Working capital has been found to be an essential ingredient for the survival of a typical business organization. The way this is carried out could affect the profitability or effectiveness of the firm. This study was undertaken to investigate the ways company adopt to manage their working capital and the possible effect on the firm’s efficiency and profitability. Three (3) companies based in Port Harcourt were used as a study. Questionnaire copies were issued to management staff of these companies. Responses from these questionnaire provided the data for our analysis; Annual reports of these firms also provided the secondary data. To give the study a scientific focus, four (4) hypotheses were formulated and tested in the core areas of investigation. It was discovered in the study that most firms depend on the use of cash budget to determine the optimal cash to hold. Inability to use the cash models to determine the level of cash to shift to marketable securities and the possible balance to maintain at any particular period had rendered the working capital management ineffective in these firms. Based on the findings of this study, we recommended among others, that, firms in Nigeria should employ managers who are skilled on the use of financial models so as to be able to apply the necessary tools in the management of their working capital for effective result.

1.0      Introduction
1.1      Background of the Study
Working capital is an essential ingredient for the survival of a typical business organization (Ola 1982:89). Traditionally, working capital means a firm investment in net currents assets, that is, inventories, cash, marketable securities and accounts receivable.

Decision relating to working capital and short term financing are referred to as working capital management. These involve managing the relationship between firm’s short term assets and its short term liabilities. The goal of working capital management as to ensure that the firm is able to continue its operations and that, it has sufficient cash flow to satisfy both maturing short-term debt and up coming operational expenses.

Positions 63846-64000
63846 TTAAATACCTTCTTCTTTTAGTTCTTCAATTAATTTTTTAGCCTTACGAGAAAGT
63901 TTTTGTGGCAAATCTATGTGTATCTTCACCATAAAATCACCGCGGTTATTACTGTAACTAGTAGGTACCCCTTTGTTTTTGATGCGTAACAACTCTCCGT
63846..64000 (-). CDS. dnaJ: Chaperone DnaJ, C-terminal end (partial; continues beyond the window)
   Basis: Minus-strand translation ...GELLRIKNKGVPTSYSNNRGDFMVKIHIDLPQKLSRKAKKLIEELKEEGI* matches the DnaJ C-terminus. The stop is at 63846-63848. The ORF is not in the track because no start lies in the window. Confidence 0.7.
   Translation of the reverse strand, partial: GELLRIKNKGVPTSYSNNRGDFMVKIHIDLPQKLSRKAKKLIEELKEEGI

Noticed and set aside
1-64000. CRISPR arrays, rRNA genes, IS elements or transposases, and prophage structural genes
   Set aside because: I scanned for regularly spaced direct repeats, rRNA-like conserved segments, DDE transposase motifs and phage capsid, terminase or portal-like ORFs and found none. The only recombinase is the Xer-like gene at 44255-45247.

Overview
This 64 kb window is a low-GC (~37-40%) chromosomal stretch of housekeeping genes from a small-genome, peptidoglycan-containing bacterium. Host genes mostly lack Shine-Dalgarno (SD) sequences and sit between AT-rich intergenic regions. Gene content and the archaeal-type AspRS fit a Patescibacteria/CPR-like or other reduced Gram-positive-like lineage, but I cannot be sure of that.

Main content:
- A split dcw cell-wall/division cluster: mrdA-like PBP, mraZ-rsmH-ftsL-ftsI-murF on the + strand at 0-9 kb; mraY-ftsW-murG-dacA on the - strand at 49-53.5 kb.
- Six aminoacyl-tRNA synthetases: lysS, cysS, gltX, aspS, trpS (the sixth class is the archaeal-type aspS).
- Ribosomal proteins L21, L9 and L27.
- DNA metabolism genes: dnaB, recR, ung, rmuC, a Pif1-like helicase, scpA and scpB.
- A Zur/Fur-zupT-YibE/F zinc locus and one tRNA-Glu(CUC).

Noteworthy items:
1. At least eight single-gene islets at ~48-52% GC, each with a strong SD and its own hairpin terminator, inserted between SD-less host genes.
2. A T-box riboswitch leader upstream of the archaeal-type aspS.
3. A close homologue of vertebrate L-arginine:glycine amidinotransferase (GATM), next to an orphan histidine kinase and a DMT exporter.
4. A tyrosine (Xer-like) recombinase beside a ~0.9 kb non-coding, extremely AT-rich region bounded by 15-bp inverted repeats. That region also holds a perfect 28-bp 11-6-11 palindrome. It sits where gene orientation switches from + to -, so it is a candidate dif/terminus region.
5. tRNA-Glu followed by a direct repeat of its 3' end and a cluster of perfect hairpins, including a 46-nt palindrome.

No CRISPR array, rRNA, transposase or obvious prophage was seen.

Working capital management entails short term decision generally, relating to the next one year periods which are “reversible”. These decisions are therefore, not taken on the same basis as capital instrument decisions (NPV, or related as above). Rather, they will be based on cash flow and/or profitability. In this context, the most useful measure of profitability is Return on Capital (ROC). The result is shown as a percentage determines by dividing relevant income for the 12 months by capital employed. Return on Equity (ROE) shows that the result for the firm’s shareholders value is enhanced when and if the return on capital which results from working capital exceeds the cost of capital which results from capital investment decisions as above. (ROC) measures are therefore, useful as a management tool in that they like short-term policy with long-term decision making.

Guided by the above criteria, management will use a combination of policies and techniques for the management of working capital. These require managing the currents assets, generally cash and cash equivalents inventors and debtors. These are also a variety of short term financing options which are considered.

Cash Management: Identify the cash balance which allows for the business to meet day to day expenses, but reduces cash holding costs.

Inventory Management: Identify the level of inventory which allows for uninterrupted production but reduces the investment in raw materials and hence increase cash flow.

Debtor’s Management: Identify the appropriate credit policy i.e. credit terms which will attract customers, such that any impact on cash flows and the cash conversion cycle will be off set by increases revenue and hence, return on capital (or vice versa).

Short term Financing: Inventory is wealth financed by credit granted by the supplier depending on the cash conversion cycle. It may be necessary to utilize a bank loan (overdraft) or to convert debtors to cash through “factoring”

The management hopes to achieve the following:

(a)              Management of the monies of the firm in order to attain maximum cash availability and minimum interest income on any idle funds
(b)              Obtain satisfactory credit from suppliers
(c)              To enjoy extension of credit during periods of cash shortage (Obara and Eyo, 2000)
(d)              The need for cash management is to balance liquidity with profitability (Aborode, 2005:225).
(e)              Managing inventory, in order to have optimal stock available at a point in time (Aborode, 2005:225)......

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Item Type: Project Material  |  Attribute: 99 pages  |  Chapters: 1-5
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